Dunnville Horticulture Society

Get Growing: Lilac varities

I love the smell of lilacs in the air. Did you know that a lilac needs over 2,000 chill hours below 45°F during the winter, in order to flower? So, lilac’s are the ultimate cold-weather shrub and because of this love for chilly temperatures, I would never think to associate it with an olive tree. Yes, these deciduous, perennial plants are part of the olive family, Oleaceae. Who’d have thunk? Most lilacs thrive in  Zones 3-7, but some are hardy to Zone 2 . Other cultivars, bred specifically for warmer weather, grow well in Zones 8 and 9 – some even in parts of Zone 10.

There are 25 species of lilac and thousands of cultivars. Twelve species are in the genus Syringa; “syringa” comes from the ancient Greek word “syrinx,” which means pipe or tube. The branches of lilac shrubs are hollow yet strong. Many of these originated in France, thanks to the efforts of Victor Lemoine and his wife Marie in the 1870s and their son and grandson continued to breed lilacs, and between them the family  introduced over 200 cultivars between 1876 and 1953. Good Luck picking only one to add to your garden. French hybrids may be single flowered with four petals on each bloom, but some cultivars are double-flowered for an extra-full, lush look with as many as 12 petals on a single flower and they grow between four to 20 feet tall at maturity. Some have a compact, upright growth habit, while others tend to spread. In case you weren’t aware, Canada has Isabella Preston, she’s a notable plant breeder who has produced 82 different hybrid lilacs between 1912 and 1946. These are commonly referred to as Preston lilacs, or S . x prestoniae. Other common species include:

  • Korean lilacs  S. meyeri, aka S. pubescens, are spicy-sweet scented shrubs that grow just seven feet tall with a spread of five feet.
  • Persian  S. persica, which grows four to eight feet five to 10 feet, smells delightful, and is native to Iran.
  • S. emodi, aka Himalayan lilac, has an upright growth habit which can reach up to 16 feet tall with a spread of 13 feet and unlike most lilacs this one does not smell pleasant.
  • Japanese tree lilacs,  S. reticulata. These are a multi-branched tree that produces small cream-colored flowers and deep green leaves that drape elegantly over your grassy yard. Despite their small size, the early summer-blooming flowers pack plenty of scent. They can grow up to 30 feet tall with a spread of 20 feet.

Then there are the following which are just a few since there are hundreds of cultivars :

  • The Agincourt Beauty which blooms with huge florets that you can cut and place in a vase. It blooms from late April to early May and has some of the  biggest individual florets of all lilac species and cultivars. It thrives in Zones 3-7 and reaches a dazzling height of 10 to 12 feet tall with a spread of eight to 10 feet. So make sure you give it some room.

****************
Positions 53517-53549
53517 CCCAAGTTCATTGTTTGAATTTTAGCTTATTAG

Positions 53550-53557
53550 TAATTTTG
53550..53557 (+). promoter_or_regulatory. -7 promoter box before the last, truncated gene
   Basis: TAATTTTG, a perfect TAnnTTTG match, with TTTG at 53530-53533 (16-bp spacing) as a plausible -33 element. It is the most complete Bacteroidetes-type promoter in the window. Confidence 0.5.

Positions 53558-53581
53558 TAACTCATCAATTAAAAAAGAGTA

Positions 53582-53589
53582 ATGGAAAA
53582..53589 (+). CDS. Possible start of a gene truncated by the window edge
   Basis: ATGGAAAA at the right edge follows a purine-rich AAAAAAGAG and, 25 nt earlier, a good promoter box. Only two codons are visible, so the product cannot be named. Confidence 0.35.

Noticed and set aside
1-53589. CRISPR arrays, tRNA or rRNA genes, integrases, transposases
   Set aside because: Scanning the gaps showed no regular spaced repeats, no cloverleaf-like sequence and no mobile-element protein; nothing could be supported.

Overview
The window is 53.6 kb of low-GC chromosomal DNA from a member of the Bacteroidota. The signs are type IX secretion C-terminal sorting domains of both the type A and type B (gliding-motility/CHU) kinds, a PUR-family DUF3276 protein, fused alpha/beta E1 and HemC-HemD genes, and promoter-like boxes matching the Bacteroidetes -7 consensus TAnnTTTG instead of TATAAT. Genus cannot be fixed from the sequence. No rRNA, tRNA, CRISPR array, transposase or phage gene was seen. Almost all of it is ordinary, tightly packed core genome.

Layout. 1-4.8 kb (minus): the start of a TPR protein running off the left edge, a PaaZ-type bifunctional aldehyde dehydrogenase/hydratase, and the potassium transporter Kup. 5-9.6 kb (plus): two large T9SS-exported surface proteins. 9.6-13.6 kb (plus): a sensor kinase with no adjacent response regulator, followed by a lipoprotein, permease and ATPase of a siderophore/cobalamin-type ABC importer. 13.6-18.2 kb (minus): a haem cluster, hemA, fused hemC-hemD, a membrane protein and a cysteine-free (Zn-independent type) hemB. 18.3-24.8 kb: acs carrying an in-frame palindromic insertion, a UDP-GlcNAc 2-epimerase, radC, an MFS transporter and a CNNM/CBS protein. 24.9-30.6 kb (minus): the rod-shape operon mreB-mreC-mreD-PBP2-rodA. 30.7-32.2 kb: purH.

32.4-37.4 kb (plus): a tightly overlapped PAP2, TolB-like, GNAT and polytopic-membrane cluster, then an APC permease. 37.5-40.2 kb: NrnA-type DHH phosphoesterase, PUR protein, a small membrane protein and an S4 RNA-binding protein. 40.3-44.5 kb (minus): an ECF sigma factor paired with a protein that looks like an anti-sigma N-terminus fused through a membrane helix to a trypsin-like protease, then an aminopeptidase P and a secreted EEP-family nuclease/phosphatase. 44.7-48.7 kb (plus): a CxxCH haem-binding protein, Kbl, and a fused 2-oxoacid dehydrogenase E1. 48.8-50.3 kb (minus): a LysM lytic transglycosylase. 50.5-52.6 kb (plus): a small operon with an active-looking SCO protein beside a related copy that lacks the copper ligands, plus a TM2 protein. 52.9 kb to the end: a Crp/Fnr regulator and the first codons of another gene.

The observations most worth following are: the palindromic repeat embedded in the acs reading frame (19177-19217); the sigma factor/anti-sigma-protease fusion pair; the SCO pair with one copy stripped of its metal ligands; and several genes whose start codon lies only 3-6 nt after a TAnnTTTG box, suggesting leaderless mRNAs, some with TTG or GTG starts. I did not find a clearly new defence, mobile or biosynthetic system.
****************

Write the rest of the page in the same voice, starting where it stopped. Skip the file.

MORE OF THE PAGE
• The Beauty of Moscow is a shrub and forms soft-pink buds that bloom into white, double-flowered blossoms. Delicately beautiful, the flowers are also highly fragrant and it flowers in May. It’s hardy to Zones 3-7 and reaches a mature height of 10-12 feet, with a spread of up to eight feet.
  • The Common Purple S. vulgaris, this common lilac, is the species plant from which dozens of cultivars have been developed. It was brought to the United States from Europe in the 1700s. It will bloom in late May, and it’s adaptable to many types of soil. Its lavender-colored flowers give off that classic, sweet lilac scent. It’s hardy to Zones 3-7 and grows to a height and width of eight to 10 feet.
  • The Common White, (S. vulgaris var. alba) This is a subspecies of the purple common lilac, described above. The Common White thrives in Zones 2-7.
  • Here’s one I’d like to have just because of the name; Miss Canada. This lilac is a pink-flowered Preston cultivar that also provides pretty foliage in the fall. Miss Canada is a mid-sized shrub that grows between six to nine feet tall and five to eight feet wide. Its clusters of flowers bloom in early summer for two to three weeks and in the fall, the leaves turn a rich yellow color. This shrub thrives in Zones 3-7. 
  • Sensation. This unique cultivar boasts purple flowers edged in white for an elegant, layered look and it has been awarded the Royal Horticultural Society Award of Garden Merit in 2012. What’s nice about this cultivar is that it blesses you with its beauty for a full month in mid-spring. It is lightly fragrant and hardy to Zones 3-7, can grow up to 10 feet, and spreads up to 12 feet.

 

These are only a few of the many you can choose from, I don’t think you could make a wrong choice though except maybe with the Himalayan lilac, I haven’t personally smelled one but if it doesn’t smell like a lilac… Isn’t that why we grow them?